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How Do Stair Lifts Work?

Stair lifts provide a safe and easy way to get up and down the stairs.

A stair lift is a safe and affordable way for seniors with limited mobility to navigate between the floor levels of their home. It provides convenience and can restore independence for those who stopped using the stairs. To help you get a better idea of how stair lifts work, we highlight some of the basic features and controls that enable the lift to operate and provide info about how they operate.

Stair lifts are very easy to understand and operate:

While there are some differences between makes and models, all of our lifts have simple controls and robust safety features. All stairlifts have a simple switch that controls their movement. The lift travels up or down the stairway when the rider pushes and holds the switch. The chair will beep once, and stop automatically when the stairlift reaches the end of the track. If you release the switch at any point along the way the lift will start beeping and stop immediately. All of the stair lifts that we sell and install are equipped with a seatbelt.

How to Safely get onto the chair

Getting onto the chair of the stair lift is like sitting on any other type of chair but there a few things you'll want to pay attention to at the bottom and top landings to ensure you can sit down safely:

Bottom Landing

  • Ensure armrests and seat are folded down and locked into place
  • When getting ready to sit down, make sure you hands can reach the armrests and the back of your knees are touching the front of the seat
  • When seated, manually fold the footrest down with your hand or foot -- If limited mobility prevents the user from manually folding the footrest down, a power folding footrest option is suggested

Top Landing

  • The armrests, seat and footrest should be folded down 
  • Push the seat lever to swivel the chair 90 degrees so that it locks into place away from the stairs so that you can safely sit down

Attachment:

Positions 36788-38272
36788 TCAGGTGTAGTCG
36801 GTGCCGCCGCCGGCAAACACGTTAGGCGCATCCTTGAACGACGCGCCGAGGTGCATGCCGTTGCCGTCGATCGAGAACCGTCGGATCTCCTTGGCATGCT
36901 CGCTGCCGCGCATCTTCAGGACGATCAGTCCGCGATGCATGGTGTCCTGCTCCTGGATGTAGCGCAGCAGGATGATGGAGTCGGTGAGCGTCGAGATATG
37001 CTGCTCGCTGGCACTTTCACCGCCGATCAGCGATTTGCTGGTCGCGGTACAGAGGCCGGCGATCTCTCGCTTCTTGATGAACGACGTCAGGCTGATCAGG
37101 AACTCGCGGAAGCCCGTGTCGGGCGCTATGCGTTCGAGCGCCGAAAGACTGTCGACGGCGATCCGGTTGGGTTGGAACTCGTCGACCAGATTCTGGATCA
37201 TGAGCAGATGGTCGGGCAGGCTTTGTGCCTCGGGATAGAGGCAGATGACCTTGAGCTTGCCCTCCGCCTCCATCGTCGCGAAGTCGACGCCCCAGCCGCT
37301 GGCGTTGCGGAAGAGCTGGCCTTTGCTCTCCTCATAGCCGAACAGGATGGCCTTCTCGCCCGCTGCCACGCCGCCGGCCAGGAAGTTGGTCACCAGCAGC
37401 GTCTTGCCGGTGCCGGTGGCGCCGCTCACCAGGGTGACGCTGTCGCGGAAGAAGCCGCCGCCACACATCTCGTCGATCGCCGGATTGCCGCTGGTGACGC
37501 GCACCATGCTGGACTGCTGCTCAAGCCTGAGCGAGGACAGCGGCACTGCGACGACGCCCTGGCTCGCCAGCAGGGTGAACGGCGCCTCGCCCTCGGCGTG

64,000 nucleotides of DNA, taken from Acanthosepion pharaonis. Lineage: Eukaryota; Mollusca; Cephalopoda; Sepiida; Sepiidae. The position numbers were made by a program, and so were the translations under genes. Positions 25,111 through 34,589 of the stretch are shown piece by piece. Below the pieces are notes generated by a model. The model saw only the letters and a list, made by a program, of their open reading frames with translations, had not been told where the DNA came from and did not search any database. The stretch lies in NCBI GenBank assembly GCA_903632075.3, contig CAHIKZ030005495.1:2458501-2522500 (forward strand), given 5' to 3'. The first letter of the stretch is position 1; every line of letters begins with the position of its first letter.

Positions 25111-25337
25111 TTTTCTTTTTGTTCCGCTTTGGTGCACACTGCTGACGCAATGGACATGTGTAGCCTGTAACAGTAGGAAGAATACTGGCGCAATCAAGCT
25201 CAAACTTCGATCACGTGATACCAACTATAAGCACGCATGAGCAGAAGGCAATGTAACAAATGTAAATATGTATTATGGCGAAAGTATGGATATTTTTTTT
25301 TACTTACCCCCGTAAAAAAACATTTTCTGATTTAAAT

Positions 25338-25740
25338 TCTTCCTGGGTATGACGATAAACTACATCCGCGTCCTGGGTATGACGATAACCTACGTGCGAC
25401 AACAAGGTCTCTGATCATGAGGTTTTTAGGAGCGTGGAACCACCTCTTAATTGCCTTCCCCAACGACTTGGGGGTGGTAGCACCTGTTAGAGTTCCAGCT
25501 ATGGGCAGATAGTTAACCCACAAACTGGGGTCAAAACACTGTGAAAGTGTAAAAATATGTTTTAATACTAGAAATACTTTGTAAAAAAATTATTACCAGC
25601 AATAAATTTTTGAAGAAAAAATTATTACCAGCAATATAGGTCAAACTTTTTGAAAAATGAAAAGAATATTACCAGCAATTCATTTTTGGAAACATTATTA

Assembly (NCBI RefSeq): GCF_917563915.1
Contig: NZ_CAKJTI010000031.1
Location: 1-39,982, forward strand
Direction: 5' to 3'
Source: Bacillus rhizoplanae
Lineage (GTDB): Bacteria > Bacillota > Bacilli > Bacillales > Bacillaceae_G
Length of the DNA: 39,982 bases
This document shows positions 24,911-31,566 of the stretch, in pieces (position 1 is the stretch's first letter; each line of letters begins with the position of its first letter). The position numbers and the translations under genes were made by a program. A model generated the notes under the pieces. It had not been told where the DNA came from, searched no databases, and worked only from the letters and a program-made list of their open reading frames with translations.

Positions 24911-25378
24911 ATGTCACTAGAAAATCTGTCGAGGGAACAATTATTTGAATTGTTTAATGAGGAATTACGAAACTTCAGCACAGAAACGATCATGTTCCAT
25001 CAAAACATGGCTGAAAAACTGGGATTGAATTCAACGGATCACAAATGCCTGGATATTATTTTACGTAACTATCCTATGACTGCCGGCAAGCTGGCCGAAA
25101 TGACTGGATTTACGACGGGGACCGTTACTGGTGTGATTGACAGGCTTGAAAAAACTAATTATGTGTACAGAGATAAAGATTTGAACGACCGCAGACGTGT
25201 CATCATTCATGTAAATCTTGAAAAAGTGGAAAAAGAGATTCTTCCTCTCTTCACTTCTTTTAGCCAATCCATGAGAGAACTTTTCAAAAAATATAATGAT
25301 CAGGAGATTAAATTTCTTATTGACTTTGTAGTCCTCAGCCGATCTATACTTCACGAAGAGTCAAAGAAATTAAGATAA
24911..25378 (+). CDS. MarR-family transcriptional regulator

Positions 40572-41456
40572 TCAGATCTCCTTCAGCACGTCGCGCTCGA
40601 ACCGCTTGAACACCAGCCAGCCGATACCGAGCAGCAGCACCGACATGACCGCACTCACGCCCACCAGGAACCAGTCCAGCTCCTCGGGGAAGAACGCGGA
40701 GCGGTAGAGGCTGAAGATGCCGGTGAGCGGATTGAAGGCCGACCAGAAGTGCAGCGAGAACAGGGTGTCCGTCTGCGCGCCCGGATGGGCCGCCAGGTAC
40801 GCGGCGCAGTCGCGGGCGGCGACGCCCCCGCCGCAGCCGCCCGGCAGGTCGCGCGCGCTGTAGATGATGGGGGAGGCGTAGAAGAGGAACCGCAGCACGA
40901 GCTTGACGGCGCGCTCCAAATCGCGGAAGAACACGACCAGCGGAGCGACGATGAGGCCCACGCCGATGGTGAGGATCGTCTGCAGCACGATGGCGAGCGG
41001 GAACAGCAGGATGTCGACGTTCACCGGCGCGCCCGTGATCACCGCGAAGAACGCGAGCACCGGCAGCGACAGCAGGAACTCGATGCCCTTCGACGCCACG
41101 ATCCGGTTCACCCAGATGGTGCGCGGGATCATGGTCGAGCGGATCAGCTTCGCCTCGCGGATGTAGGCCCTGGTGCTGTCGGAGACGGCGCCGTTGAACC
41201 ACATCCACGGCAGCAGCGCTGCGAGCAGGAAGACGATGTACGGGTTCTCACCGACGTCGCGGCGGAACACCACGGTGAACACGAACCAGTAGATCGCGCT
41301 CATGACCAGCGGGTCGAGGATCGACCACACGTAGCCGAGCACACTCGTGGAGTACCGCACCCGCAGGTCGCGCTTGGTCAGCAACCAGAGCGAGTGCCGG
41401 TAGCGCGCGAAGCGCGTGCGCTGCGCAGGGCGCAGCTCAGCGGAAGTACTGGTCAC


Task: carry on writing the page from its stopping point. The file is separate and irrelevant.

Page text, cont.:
• Fasten seat belt and then swivel seat back into place for your safe ride down

Stair lifts attach to your stairs, not the wall:

A common assumption of those interested in a stair lift is that the stair lift causes damage to the wall. However, a stair lift will not cause damage to the walls because the rail is attached to the treads of the stairs, not the walls. The rail is held into place by support brackets that are screwed in and placed evenly apart from each other. The screws can go through carpet or any type of surfaces such as concrete, metal or tile.

Stair Lift Controls

Remote Controls

man using rocker switch on armrest of stair lift to safely reach second level of home

All stairlifts installed by Lifeway come with a pair of remote controls, which allows a user to call or send the chair from the top or bottom of the stairs. The controls are a convenient way for a caregiver to control the seat’s motion if the rider needs assistance. The remote control also allows users to use the lift as a dumbwaiter by placing packages or a clothes basket on the seat and using the remote to send them up or down.

Seat Controls

The chair in the picture is from the popular Bruno Elite stairlift seat. The black switch at the end of the right armrest controls the lift. Rock the switch one way and the seat will travel up the stairs. Rock it the opposite way and the chair will head for the lower landing.

Swivel Seat Feature for Safe Exit at Top of the Stairs:

The offset swivel seat feature allows for a safe exit from the chair lift at the top of the staircase. As the video to the right demonstrates, the seat swivels away from the stairs while the footrest remains in place. The swiveling action places the rider’s feet safely on the top landing allowing the rider to stand safely.

 

 

How Are Stair Lifts Powered?

Learn from Bruno's Mr. Stairlift:

Looking for more information about stair lifts? Checkout the Lifeway Mobility ultimate stair lift guide to learn about the pricing, options, the types of lifts offered, and more!


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